The transfer agent is governed by the contractual terms of its agreement with the fund and its own policies and procedures. Hence the importance of ensuring the transfer agent is continually providing written summaries of its procedures and communicating changes to those procedures to you timely and effectively.
Additionally, the law requires specific things of the senior management of the fund, including approving high risk accounts, accounts associated with politically exposed persons (PEP) and accounts associated with EU prescribed high risk countries (to name only a few). Your transfer agent is not a member of senior management of the fund (nor should it be)— senior management of the fund is any officer or employee with enough knowledge of the money laundering and terrorist financing risk exposure of the fund and enough seniority to take decisions affecting its risk exposure and includes the board.
Unless you specify who among the board, MLRO, and other senior management of the fund is responsible for these items, there will be confusion, delay, and potentially gaps in your compliance with the law. While these items specifically include approvals of high risk accounts, accounts associated with a PEP, correspondent relationships, and accounts associated with an EU prescribed high risk country, the board would be well-placed to clarify responsibilities around other high risk items like material deviations from customer due diligence requirements and payments on non-compliant accounts.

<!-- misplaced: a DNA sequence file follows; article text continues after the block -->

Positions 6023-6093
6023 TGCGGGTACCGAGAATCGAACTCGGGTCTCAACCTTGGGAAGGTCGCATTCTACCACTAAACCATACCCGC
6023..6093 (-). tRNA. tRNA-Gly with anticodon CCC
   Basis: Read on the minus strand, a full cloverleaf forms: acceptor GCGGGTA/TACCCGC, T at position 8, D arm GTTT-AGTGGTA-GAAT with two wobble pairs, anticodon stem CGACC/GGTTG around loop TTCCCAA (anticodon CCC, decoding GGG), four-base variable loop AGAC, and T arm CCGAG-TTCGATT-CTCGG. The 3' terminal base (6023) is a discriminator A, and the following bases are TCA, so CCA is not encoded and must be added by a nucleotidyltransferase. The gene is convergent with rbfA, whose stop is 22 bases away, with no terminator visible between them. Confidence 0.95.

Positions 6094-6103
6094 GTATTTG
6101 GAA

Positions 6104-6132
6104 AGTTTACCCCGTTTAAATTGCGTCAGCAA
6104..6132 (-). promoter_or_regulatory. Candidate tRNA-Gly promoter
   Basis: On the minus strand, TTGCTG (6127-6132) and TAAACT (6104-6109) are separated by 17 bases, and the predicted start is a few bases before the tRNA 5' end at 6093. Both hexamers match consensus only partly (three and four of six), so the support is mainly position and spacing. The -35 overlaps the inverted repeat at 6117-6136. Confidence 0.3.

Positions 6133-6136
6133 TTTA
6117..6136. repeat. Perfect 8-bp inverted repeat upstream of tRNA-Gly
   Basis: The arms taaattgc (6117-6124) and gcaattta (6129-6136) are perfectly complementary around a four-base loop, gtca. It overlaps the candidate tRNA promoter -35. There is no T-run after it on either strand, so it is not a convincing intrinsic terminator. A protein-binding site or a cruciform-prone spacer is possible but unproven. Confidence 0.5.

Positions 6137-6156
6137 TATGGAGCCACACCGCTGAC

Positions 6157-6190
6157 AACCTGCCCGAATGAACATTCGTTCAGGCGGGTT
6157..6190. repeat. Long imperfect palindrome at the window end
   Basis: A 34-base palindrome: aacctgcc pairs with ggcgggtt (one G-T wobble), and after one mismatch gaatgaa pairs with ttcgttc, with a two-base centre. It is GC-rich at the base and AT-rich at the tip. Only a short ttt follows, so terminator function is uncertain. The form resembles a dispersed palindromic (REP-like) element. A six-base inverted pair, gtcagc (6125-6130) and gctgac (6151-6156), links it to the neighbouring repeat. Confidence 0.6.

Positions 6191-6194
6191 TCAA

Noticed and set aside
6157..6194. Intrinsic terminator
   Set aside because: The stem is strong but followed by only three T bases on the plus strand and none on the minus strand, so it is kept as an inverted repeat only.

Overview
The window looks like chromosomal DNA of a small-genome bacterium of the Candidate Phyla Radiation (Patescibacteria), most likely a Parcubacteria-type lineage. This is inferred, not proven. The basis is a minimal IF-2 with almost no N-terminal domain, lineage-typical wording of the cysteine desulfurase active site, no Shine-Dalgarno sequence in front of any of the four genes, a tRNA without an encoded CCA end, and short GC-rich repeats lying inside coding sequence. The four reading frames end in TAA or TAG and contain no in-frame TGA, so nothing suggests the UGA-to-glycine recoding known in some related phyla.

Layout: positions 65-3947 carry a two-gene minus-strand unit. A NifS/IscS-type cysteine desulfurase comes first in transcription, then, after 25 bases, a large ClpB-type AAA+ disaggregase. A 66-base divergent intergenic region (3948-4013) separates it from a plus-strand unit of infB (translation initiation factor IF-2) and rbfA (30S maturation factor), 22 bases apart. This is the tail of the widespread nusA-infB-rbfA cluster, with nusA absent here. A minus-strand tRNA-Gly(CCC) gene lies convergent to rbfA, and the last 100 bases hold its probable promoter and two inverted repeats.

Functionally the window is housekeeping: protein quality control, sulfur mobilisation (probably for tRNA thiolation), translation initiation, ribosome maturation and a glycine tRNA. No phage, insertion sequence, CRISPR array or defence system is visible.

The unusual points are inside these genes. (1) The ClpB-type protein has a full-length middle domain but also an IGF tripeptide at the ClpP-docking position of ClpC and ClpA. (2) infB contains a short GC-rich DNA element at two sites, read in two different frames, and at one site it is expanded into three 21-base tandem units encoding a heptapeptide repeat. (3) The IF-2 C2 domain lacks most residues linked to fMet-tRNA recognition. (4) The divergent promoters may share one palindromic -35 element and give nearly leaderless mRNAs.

The board’s role over the fund’s AML compliance program can be complex. Ensuring allocation of responsibilities is clear among and between the transfer agent, MLRO, Board, and other senior management of the fund is the most effective way to eliminate some of the complexity. With clear responsibility comes improved communication, accountability, and, ultimately, compliance. Ensuring you have a sound grasp on what the transfer agent is doing — and not doing — is the first place to start.
In summary, who is responsible for the funds’ adherence to AML guidance and regulation is not a binary question, rather it is a confluence of lots of different stakeholders to the funds working collectively. And while the board can’t delegate the responsibility of AML oversight, it can instill robust governance that can help mitigate risk. For that reason, it is imperative that boards design an AML program where the allocation of respective responsibilities is crystal clear. At BBH, we recognize the importance of clear communication around the allocation of responsibilities and have assigned dedicated resources to ensuring this takes place in a manner designed to support the fund and board.